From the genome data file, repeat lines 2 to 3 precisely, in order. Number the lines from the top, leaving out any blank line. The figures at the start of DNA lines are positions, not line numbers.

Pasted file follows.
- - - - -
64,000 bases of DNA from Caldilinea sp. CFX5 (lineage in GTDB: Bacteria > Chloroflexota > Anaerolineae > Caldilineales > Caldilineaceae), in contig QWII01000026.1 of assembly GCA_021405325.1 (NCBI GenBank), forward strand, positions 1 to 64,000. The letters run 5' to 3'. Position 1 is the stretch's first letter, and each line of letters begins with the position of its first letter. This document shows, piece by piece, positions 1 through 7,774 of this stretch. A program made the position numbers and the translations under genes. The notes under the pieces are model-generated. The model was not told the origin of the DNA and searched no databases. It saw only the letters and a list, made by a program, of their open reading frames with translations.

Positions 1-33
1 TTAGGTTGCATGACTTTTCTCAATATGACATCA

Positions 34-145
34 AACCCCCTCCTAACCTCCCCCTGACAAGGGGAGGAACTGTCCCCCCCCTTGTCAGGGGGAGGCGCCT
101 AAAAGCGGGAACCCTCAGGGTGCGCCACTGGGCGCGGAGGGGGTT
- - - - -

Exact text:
Positions 1-33
1 TTAGGTTGCATGACTTTTCTCAATATGACATCA